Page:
Cooking vacuum-sealed foods in a water bath is a lot easier than you think.
Sous vide is now mainstream. Your favorite restaurants probably do it. You can buy cookbooks devoted to it, including Sous Vide at Home by Lisa Q. Fetterman. And you can get your own sous vide machine for just a couple hundred dollars. The idea is simple but brilliant: Vacuum-seal meat, fish, or vegetables in plastic (sous vide translates from the French as “under vacuum”), then submerge the packet in water set to and maintained at a precise temperature. Leave the food in for a few hours—anywhere from 2 to 48, depending on the food and temperature—unseal, and voilà.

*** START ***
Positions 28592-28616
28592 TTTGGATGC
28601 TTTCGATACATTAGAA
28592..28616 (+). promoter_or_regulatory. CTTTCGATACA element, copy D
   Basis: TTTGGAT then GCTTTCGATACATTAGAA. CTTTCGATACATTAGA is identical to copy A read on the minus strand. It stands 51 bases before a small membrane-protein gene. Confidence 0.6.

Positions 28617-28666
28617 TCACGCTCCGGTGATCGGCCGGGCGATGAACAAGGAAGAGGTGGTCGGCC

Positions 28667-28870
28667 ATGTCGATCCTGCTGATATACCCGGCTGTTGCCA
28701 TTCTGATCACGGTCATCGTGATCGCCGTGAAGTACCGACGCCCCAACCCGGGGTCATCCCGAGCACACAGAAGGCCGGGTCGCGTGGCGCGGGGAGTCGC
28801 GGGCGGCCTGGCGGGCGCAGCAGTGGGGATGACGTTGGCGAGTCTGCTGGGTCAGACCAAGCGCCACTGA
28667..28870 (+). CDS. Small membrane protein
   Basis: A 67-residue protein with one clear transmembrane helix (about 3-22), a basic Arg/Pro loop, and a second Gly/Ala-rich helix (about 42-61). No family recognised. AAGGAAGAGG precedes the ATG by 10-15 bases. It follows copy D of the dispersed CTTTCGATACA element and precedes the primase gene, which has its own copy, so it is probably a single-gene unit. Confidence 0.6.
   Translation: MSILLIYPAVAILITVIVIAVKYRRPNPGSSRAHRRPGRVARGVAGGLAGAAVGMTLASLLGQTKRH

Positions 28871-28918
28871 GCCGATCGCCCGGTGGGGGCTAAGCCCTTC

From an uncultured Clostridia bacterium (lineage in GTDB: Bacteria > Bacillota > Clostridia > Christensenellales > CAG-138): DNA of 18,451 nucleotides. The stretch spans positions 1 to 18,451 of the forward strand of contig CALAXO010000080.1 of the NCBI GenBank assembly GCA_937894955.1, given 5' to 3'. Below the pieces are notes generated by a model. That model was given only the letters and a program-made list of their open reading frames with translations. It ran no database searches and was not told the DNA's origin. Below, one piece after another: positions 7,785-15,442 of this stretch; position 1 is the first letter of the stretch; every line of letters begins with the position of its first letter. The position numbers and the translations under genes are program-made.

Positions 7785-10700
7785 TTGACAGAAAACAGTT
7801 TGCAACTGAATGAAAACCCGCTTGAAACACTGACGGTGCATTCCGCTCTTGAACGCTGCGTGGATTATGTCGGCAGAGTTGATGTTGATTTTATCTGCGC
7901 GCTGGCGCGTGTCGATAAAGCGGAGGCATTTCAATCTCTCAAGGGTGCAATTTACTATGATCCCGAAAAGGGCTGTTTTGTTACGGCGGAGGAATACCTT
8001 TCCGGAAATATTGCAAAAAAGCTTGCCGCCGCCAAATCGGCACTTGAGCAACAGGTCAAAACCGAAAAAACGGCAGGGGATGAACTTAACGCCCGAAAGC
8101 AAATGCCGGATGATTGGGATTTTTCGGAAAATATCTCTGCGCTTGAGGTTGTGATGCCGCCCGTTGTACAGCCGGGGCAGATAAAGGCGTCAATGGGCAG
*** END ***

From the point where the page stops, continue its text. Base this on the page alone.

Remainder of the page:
Steak, carrots, or cod that’s perfectly moist and flavorful, since the food never exceeds your target temperature and all the juices are contained inside. The sous vide technique was pioneered in fine cooking by chef Georges Pralus of Restaurant Troisgros in 1974, but it began decades earlier, with French and American food scientists looking to preserve simple foods like peas and corn. Their methods, known as pressure canning, apply a similar logic to different ends. And it took a French food scientist named Bruno Goussault to collaborate with Pralus to combine vacuum-sealing with low-temperature cooking and codify this modern marvel.